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Obama feels "obligation" to Israel over Iran

In an interview with the CBS "60 Minutes" programme, US President Barack Obama has described Israeli pressure over Iran as "noise" that he tries to block out. Nevertheless, Obama insisted that he feels "an obligation, not pressure but obligation, to make sure that we're in close consultation with the Israelis on these issues because it affects them deeply."

According to newspaper Yedioth Ahronoth, US-Israeli dialogue is ongoing behind the scenes with the aim of reaching an understanding on the issue. Israeli Ambassador to Washington Michel Oren went to Israel for consultations with Prime Minister Netanyahu in preparation for the latter's visit to the UN General Assembly in New York.


Obama said that he understands and supports Netanyahu's insistence that Iran must not possess nuclear weapons, arguing that Iran's nuclear programme poses a threat to both countries and could kick off a nuclear arms race. "When it comes to our national security decisions, any pressure that I feel is simply to do what's right for the American people," he said, "and I am going to block out any noise that's out there." Israel, he continued, is one of America's "closest allies in the region" and Iran has said "horrible things" which "threaten Israel's existence".

Tension between the US and Israel has peaked with Netanyahu's demand that the United States draw red lines on Iran, something that Washington has so far refused to do. Nevertheless, Obama stressed his country's commitment to stop Iran from acquiring nuclear weapons.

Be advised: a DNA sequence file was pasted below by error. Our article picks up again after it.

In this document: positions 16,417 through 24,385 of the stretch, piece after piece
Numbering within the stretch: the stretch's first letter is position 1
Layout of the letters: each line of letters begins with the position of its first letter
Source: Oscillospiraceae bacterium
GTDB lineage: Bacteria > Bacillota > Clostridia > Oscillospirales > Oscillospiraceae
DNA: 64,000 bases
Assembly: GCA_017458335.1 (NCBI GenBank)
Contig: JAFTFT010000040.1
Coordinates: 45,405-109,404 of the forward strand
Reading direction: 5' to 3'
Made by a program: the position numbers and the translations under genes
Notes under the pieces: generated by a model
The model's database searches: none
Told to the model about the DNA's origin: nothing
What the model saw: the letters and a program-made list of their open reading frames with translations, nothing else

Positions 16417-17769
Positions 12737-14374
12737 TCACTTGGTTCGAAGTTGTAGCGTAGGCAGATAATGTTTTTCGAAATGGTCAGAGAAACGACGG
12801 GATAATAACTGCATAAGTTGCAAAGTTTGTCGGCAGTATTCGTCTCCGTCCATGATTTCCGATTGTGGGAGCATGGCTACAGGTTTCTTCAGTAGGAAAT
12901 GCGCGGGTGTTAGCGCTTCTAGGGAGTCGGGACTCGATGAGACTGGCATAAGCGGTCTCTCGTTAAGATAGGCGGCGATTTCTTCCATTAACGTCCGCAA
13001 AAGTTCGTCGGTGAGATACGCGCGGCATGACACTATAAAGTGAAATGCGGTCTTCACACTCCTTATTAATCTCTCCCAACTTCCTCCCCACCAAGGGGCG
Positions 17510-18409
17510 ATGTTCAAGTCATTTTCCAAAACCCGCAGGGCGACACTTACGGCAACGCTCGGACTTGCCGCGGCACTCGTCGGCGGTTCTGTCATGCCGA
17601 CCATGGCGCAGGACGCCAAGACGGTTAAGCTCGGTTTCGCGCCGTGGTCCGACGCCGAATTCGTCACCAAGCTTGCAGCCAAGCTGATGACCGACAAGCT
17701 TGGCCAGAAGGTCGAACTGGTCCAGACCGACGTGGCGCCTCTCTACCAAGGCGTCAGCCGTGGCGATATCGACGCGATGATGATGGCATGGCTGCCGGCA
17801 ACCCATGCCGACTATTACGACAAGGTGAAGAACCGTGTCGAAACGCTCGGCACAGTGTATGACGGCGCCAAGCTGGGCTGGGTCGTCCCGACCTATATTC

Yedioth Ahronoth also drew attention to an article by New York Times columnist Thomas L. Friedman which was critical of Netanyahu's position. "Bibi [Netanyahu] is Winston Churchill when it comes to demanding that the US draw red lines, but he is a local party boss when America asks him to draw a 'green line' delineating where Jewish settlements in the West Bank will stop and a Palestinian state might start. Oh, no! Can't do that, Bibi tells American officials. 'I would lose my coalition.'"

America, Friedman notes, "is supposed to risk a war with Iran, but Bibi won't risk anything to advance a deal with the Palestinians that might create a little more global legitimacy and sympathy for Israel, and America, in the event of a war with Iran."

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